Exploring the motivation to exercise
How to make sports classes fun and relevant for all of our students?
What drives people to exercise? A simple question that I have been asking myself since I started working as a Physical Education teacher. The problem that probably every PE teacher has is that everyone´s approach to physical activity is different! While half of the class loves competitions the other half hates it. One half loves to try out new sports, the other half wants to stick to what they know. Some are risk takers, some are overly cautious. And then there is always this small group of students who do not enjoy sports at all, they are actually even scared of it mostly because they feel they have never been “good enough” in it.
How can I motivate all of these different types of students? During my search for a plausible approach, I stumbled across a term which caught my attention and I hadn’t heard before: “Physical literacy”. “Physical literacy is the motivation, confidence, physical competence, knowledge, and understanding to value and take responsibility for engagement in physical activities for life”. (The International Physical Literacy Asociation, May 2014)
I think this definition summarizes very well what I as a PE teacher really attempt to achieve. Find every student´s trigger to make them an active person who understands the positive effects of physical activity for their well being.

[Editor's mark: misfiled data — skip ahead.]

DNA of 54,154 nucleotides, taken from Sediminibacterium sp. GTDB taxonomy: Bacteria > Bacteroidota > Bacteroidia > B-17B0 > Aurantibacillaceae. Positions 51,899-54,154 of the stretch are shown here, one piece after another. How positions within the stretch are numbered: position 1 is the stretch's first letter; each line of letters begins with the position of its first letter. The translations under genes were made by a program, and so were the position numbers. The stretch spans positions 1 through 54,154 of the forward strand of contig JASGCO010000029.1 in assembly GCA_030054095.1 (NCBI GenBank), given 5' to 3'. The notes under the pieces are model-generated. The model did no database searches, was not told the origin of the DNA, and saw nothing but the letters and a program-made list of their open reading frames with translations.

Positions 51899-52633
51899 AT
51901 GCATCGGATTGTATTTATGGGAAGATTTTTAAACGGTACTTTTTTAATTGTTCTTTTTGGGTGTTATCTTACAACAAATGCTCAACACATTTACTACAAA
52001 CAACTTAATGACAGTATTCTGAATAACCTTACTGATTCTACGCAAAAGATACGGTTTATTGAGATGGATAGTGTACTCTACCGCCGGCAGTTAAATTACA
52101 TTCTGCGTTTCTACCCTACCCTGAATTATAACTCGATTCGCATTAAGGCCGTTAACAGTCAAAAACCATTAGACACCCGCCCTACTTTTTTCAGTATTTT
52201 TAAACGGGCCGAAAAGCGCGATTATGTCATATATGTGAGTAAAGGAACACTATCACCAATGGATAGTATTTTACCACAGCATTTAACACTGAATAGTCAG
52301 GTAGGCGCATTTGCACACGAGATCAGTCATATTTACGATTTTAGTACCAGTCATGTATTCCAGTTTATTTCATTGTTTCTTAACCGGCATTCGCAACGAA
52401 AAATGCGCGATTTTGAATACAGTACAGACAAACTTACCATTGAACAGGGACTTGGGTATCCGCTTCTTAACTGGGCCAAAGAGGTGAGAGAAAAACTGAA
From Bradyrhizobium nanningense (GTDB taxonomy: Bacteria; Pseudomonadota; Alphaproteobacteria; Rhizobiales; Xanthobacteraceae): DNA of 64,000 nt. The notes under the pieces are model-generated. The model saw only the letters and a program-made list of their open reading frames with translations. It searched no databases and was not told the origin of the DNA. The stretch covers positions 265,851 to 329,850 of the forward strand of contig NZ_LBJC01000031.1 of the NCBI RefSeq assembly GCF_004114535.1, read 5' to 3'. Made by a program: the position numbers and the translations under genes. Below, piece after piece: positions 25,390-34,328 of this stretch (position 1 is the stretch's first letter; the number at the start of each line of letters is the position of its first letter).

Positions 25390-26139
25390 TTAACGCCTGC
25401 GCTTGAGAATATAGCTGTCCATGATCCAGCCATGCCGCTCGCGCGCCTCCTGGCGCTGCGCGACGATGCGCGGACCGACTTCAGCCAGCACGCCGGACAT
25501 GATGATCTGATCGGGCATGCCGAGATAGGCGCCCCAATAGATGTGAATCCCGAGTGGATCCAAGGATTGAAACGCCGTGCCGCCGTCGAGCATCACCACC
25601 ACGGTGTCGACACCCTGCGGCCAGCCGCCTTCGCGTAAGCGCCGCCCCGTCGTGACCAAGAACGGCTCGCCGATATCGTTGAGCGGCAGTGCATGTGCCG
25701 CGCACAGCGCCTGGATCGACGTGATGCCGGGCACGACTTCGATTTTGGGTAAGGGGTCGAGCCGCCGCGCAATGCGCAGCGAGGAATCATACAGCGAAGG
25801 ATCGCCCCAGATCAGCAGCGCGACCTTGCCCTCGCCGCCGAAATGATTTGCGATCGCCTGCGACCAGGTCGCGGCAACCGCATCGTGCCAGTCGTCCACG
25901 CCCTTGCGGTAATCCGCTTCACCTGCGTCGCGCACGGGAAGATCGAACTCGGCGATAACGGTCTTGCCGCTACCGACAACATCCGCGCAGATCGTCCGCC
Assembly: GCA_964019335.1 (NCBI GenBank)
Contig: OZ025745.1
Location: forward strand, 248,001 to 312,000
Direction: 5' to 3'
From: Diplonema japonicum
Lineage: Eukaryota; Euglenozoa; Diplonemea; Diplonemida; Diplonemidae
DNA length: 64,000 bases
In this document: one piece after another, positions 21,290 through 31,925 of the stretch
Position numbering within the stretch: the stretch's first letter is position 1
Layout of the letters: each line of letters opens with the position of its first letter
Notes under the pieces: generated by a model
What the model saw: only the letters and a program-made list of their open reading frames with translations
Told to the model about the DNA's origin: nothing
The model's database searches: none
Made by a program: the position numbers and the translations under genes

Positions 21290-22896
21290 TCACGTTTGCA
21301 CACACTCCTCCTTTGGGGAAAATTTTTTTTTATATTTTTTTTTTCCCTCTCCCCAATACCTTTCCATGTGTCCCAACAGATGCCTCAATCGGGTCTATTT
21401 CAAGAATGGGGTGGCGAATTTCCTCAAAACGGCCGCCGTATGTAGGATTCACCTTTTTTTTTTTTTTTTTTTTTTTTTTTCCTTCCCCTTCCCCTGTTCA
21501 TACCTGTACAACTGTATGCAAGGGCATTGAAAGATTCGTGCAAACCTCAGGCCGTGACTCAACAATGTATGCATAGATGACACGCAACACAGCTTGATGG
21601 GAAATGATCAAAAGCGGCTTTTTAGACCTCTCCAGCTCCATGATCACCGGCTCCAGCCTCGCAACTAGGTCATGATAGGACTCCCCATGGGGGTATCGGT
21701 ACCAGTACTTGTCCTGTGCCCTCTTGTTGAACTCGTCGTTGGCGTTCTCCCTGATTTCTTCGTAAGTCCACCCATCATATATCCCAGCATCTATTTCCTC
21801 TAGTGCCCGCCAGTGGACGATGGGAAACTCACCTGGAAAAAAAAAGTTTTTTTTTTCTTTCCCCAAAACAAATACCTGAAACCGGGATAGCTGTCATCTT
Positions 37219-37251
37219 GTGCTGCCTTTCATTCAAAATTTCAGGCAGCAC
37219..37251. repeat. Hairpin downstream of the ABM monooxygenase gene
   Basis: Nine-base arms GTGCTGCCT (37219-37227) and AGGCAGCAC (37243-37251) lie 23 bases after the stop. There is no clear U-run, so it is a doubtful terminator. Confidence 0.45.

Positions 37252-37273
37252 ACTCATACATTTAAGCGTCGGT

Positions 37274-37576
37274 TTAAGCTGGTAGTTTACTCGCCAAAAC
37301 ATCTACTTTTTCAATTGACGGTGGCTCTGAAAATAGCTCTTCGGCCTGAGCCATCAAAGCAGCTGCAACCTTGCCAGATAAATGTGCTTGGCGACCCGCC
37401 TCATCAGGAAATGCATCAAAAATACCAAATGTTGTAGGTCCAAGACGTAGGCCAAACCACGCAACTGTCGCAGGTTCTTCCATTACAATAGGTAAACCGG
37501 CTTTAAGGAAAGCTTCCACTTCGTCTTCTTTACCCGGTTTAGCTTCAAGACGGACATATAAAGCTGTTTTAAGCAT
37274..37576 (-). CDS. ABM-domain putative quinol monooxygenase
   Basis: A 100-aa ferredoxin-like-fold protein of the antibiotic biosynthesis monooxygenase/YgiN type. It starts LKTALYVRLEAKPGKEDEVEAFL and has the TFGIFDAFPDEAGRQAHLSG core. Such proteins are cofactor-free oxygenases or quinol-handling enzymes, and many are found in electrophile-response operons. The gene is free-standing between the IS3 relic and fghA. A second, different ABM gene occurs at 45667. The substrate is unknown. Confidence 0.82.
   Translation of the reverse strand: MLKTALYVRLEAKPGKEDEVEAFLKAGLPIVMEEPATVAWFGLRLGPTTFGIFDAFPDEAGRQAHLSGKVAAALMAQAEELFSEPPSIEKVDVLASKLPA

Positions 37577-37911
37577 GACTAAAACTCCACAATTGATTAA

Not everyone has a competitive character or enjoys ball sports like basketball. Why does a 15 year old student have to be able to do a layup if she/he enjoys going for a run much more. And why does a passionate volleyball player have to be able to run 3km in less than 12 minutes? I do not mind performance-based sport, I think it should have its place in every school. But it is just not for everyone and the positive effects of physical activity are too important to lose some students on their way of growing up. Too many teenagers and young adults have a widely sedentary lifestyle because, for example, they were not very good at playing basketball in school and felt tortured by their PE teacher, who forced them not only to play, but to achieve specific benchmarks.
In my opinion, especially in the first couple of years of secondary school, PE should focus less on performance and more on the positive effects that result from being physically active. Let students choose later on if they would like to continue with a performance based course or not.
Unfortunately, sports curricula set a strict framework and performance-based requirements that must be met within Physical Education classes. In order to increase student engagement, I try to offer choice whenever possible, and to supplement PE classes with optional after-school activities, like a virtual running group or after-school sports clubs. As a PE teacher, it is my job to support my students´ search for their favorite physical activity by introducing a wide range of different sports and exercise, by motivating them, by giving them confidence about their abilities, by making them understand the value of physical activity but also by teaching them the benefits of a healthy lifestyle. In short, I hope to teach them physical literacy!
Stay healthy and keep on exercising!
Nicolas Wessely, International Secondary School